Last time I talked about five usability heuristic guidelines that have been around for many years. I had planned on having this ready earlier, but my family grew, and boy is she a handful. Meet Fyos Media’s newest employee, Willow. At nine weeks old, she made sure sleep was in short supply and our pockets were full of training treats. She is so cute. So thank you for your patience with the last five heuristic principles.
6. Error Prevention
We all have had moments when we make mistakes when interacting with something. As a designer, your goal is to properly design an interface or site to eliminate or decrease mistakes. Not all errors are the same. Some are slips and are caused by the user’s mental model and the design being mismatched. When looking to eliminate the mistakes, start by preventing high-cost ones first. If users cannot reach you from your site, fixing the contact form would be a top priority. Then as you take care of those significant errors, focus on the user’s frustrations.
To prevent slips, you need to find where you can put guide rails on your site. Find where the mistakes are happening by looking at SEO data. Maybe your new product on a slider is not getting attention because it fades out too fast. You could set the slides to stop on mouse-over or slow down the slides altogether. Maybe users are visiting your site but not generating any leads. Your contact form could be clumsy or hard to use or need better error detection. You could then implement alerts that explain the correct way to submit something.
7. Recognition rather than recall
Recognition is more straightforward than recall. What is an easier question to answer? Who wrote Harry Potter? Or. Did J.K. Rowling write Harry Potter? The second question is more straightforward because you only need to validate the query. The first question requires you to recall a name. This concept also applies to web design. Using the proximity principle, you can keep related objects and elements together. This proximity suggests they are related. Keeping associated items grouped helps users memorize content based on context.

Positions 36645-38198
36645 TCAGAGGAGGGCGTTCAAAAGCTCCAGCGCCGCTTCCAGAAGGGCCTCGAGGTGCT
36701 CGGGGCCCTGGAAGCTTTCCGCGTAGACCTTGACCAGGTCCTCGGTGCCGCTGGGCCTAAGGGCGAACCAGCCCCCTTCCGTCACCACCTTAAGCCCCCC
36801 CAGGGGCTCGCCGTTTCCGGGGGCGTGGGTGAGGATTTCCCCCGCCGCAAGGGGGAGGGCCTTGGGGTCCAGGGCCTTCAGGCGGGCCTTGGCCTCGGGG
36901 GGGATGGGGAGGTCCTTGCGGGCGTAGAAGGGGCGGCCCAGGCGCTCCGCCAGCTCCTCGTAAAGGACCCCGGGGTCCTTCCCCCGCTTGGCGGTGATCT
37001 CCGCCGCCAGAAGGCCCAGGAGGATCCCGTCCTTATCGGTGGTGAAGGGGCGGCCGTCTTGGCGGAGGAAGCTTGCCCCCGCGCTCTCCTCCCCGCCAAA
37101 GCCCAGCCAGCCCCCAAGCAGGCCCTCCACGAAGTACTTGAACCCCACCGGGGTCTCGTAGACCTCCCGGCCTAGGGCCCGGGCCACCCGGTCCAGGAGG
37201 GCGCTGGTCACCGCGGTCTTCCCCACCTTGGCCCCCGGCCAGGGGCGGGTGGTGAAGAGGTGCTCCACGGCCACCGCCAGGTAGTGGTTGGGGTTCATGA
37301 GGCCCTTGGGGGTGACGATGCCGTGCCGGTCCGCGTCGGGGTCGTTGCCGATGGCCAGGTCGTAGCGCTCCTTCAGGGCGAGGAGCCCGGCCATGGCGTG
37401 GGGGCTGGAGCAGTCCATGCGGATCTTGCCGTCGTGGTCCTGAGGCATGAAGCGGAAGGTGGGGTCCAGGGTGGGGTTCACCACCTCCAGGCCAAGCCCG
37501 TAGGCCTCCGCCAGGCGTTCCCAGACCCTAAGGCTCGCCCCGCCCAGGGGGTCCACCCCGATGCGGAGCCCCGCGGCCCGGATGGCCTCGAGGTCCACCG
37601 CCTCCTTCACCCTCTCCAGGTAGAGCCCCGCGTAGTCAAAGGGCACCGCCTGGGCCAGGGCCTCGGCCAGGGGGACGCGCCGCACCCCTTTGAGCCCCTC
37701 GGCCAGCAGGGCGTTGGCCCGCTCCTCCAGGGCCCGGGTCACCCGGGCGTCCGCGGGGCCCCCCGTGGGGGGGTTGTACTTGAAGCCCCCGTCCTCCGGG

8. Aesthetic and minimalist design
When working with clients, it is a prevalent challenge that some want a ton of content on their site. And mostly, when organized and distributed correctly, you can make it work. But sometimes, some content is just not needed and hurts more than helps. A great book about this subject is Letting Go of the Words by Janice Redish. In the opening of the book, she says about website visitors “People come for information that answers their questions or helps them complete their task.” It’s a straightforward idea that gets bulldozed by wordy, irrelevant, and unnecessary content. And as a result, the content interferes with usability. The client is so passionate about their brand or project they lose objectiveness when confronted with this reality. Be upfront and honest, and find a suitable resolution backed by research, professionalism, and empathy.
9. Help users recognize, diagnose, and recover from errors
Errors are going to happen on websites. Just about any device or technology is going to have them as well. But the path to getting back on track after an error is part of how the developer designs it. The 404 error on the web is one we can all relate to. It’s also a very hopeless one. All you know is something did not work, and you need to go back. Getting error codes that only tech-savvy people understand is just a path of bad design. When users encounter an error on your site, you need to alert them in simple plain English and guide them to recover. While 404 errors can be minimized, other errors with contact forms and eCommerce stores can be eliminated.
10. Help and documentation
If you have a simple website with a good design, this heuristic step is not as important. But when you have a vast site with many systems, comprehensive documentation may be needed. A simple FAQ can help fill in the gaps on your site and your services for smaller websites. One important thing to remember is to create your help systems and documentation with your users in mind. Complex ideas and terminology may seem easy to understand for well-informed and fluent content creators, but your users may not be. Break ideas and concepts down to help your users interact with your system documentation.
I hope you got something out of these little explorations of user experience. I only briefly covered each area and shared my thoughts. I may further explore some of these later, but I find some newer principles more interesting. It is a vast topic I will continue to learn about.